Tag Archives: paperbacks

Why You Should Publish Both a Paperback and an Ebook

This content first appeared on Digital Point Forum and has been republished here with permission from the author.

 * * *   * * *   * * * 

So many people are now learning the true value in publishing a book to promote their businesses. I always tell my authors that their books are their business cards. A book is a way to highlight your expertise within your field in much more detail than you can do with traditional forms of advertising (e.g. print, radio, television) while also giving you a more professional air in the eyes of prospective readers/customers.

But here are two common misconceptions held by many new indie authors: one, they assume most people only read ebooks nowadays; and two, they assume ebooks are the only books they can sell online using various forms of Internet marketing. Both of these statements are incorrect … as I discuss in much more detail in this highly rated book where I teach you specifically how to sell audiobooks, ebooks, paperbacks, and hardcovers online.




The truth is, there are just as many people out there who still want to hold a physical book in their hands as there are people who love the compact convenience of e-readers. So, if you only publish an ebook, you’re likely losing out on half your potential audience.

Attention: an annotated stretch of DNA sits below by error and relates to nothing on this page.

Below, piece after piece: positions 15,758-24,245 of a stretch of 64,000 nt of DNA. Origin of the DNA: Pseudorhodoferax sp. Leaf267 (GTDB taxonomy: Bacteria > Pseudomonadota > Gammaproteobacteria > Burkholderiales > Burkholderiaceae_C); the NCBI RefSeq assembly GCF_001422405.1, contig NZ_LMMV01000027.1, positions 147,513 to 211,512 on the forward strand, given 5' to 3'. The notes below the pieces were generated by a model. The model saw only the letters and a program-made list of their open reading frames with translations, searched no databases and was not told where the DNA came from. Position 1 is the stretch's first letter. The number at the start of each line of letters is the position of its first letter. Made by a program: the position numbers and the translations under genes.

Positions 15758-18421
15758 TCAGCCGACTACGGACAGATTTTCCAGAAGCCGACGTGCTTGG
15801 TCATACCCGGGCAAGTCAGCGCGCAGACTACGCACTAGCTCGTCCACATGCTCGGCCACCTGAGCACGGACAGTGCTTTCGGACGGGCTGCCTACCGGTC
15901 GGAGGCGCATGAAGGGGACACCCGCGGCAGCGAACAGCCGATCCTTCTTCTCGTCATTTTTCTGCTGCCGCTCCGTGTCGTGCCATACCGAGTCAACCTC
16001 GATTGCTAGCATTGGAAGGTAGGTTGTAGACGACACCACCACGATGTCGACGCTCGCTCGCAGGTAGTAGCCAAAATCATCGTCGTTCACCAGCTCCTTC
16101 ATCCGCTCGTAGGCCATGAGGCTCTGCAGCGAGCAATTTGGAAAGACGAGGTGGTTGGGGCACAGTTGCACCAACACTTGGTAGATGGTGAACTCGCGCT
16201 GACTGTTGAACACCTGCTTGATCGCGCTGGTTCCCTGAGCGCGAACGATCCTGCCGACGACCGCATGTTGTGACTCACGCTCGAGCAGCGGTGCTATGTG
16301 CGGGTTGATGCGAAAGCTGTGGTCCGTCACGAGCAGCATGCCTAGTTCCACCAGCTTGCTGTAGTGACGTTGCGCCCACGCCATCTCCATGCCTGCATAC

No print budget? Not to worry! With the invention of print-on-demand (POD) technology, today’s indie authors no longer have to print and store physical books in order to sell physical books … whether those books are paperbacks or hardcovers. All you have to do is supply the digital files for your book’s cover and interior to the e-commerce site of your choice because most of these online retailers utilize POD technology to sell books rather than stocking those books in warehouses. Then, whenever they receive an order for that book, they simply print, bind, and ship the exact quantity ordered (whether it is one book or ten) all at the same time. Easy peasy!

Most of the e-commerce sites take digital files in the form of print-ready .PDF files and just store them on their servers, but I don’t recommend selling those .PDF files as ebooks because they are far too easy for users to copy and share with others (unless they are .DRMs … but that’s a whole different post). Instead, it’s pretty cheap nowadays to have the .PDF files converted into either .ePUB (the format used by KoboBooks) or .MOBI (the format used by Kindle) and sell them through the proper channels.

If you want to reach all your potential customers, then you need to realize that some of them are still reading hard copies and others are readying soft copies. Publish your book in both formats to give your customers more choice, and you’ll have the best possible chance at commercial sales success.

* * *   * * *   * * *

As a user of this website, you are authorized only to view, copy, print, and distribute the documents on this website so long as: one (1) the document is used for informational purposes only; and two (2) any copy of the document (or portion thereof) includes the following copyright notice: Copyright © 2018 Polished Publishing Group (PPG). All rights reserved.

The Elements of a Professional Book Cover

Kim Staflund: founder and publisher at Polished Publishing Group (PPG) and author of the PPG Publisher’s Blog